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Civilization: Is the West History?

The West once ruled more than half the world. The religion it exported, Christianity, is still followed by a third of mankind. Above all, the way people live - or aspire to live - is unmistakably an invention of the West. All over the world, more and more humans eat a Western diet, wear Western clothes and live in Western housing. But are we living through the beginning of the end of the West's ascendancy? In this remarkable series, Niall Ferguson explains how by juxtaposing the West and 'the Rest', we can uncover the keys - the six killer applications - of Western ascendancy: the real explanation of how, for roughly five centuries, a clear minority of mankind managed to secure the lion's share of the Earth's resources. Intelligent, entertaining, educational and visually stunning, Civilization will do more for the public understanding of world history than any series since the original BBC program of the same name by Kenneth Clark.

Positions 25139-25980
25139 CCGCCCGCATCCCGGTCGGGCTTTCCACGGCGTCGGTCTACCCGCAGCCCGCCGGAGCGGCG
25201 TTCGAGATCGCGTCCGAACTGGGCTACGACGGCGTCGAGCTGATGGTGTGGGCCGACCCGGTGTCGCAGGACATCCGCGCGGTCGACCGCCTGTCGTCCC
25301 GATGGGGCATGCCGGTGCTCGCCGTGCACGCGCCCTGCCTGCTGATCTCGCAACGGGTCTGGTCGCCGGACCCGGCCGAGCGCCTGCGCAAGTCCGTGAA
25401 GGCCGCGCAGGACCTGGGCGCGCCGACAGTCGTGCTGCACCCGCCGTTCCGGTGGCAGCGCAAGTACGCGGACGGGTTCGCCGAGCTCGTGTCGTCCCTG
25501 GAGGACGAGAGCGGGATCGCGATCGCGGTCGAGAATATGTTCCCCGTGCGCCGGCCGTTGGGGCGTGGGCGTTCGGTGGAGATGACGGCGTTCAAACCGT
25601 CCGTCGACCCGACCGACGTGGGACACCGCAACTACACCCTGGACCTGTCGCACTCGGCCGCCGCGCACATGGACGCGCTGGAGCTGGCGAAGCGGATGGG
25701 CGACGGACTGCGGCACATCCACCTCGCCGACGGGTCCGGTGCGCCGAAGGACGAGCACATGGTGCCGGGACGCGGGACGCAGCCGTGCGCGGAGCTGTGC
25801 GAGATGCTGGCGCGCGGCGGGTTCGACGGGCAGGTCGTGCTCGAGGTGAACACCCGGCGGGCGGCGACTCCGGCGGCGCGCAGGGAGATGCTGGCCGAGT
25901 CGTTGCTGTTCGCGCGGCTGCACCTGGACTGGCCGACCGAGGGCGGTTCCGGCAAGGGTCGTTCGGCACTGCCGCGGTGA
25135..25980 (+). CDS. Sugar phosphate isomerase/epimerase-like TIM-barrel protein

• Title ID 73-CIV
  • History, World History, Political Science, Geography, Economics
  • 6 Programs
  • 1 Supplemental File
  • 10th Grade through Post Secondary
  • Released in 2011 by BBC
Included Programs
Supplemental Files

Included Programs

CompetitionRunning time is 48 minutes

Colonial expansion and economic innovation were stifled by a monolithic empire in China at a time when political division in Europe bred competition. Now the tables are turning.

Chapter List
Chapter 1: Introduction
Western Civilization would come to dominate the world through capitalism and modernism.
Chapter 2: Competition
Western Europe was the focal point of capitalism and modernism.
Chapter 3: Rise of the Ming Dynasty
Chinese inventor Su Song and China's greatest sailor Zheng-he would transform the Middle Kingdom's Ming Dynasty into a trading powerhouse controlled from the Forbidden City.
Chapter 4: Europe's Competitive Age of Exploration